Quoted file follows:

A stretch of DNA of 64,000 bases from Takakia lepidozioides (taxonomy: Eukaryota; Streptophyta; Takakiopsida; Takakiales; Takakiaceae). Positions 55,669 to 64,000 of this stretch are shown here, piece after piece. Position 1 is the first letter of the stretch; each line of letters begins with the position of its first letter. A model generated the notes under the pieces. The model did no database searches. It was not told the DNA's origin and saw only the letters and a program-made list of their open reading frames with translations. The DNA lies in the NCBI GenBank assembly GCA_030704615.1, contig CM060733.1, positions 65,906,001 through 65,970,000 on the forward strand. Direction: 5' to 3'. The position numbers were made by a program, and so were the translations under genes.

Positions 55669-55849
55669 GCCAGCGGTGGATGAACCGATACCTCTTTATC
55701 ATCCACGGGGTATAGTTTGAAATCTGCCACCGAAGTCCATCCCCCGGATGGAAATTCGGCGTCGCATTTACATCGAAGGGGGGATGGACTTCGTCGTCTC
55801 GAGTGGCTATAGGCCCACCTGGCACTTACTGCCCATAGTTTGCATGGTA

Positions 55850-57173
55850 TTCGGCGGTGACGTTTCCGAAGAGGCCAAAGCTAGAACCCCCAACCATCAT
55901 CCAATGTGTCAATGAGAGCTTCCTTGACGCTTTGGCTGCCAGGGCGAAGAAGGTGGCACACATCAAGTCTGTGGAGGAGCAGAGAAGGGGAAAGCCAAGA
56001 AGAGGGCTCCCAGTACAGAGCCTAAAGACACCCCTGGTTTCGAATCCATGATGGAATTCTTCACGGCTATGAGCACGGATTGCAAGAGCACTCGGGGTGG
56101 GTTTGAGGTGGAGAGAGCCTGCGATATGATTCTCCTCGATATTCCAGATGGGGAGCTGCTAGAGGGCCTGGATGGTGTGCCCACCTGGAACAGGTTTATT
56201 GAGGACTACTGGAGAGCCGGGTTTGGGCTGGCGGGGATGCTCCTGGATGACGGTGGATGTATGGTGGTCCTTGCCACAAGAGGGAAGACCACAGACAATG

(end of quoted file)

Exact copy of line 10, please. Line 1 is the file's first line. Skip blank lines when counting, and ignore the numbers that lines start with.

56101 GTTTGAGGTGGAGAGAGCCTGCGATATGATTCTCCTCGATATTCCAGATGGGGAGCTGCTAGAGGGCCTGGATGGTGTGCCCACCTGGAACAGGTTTATT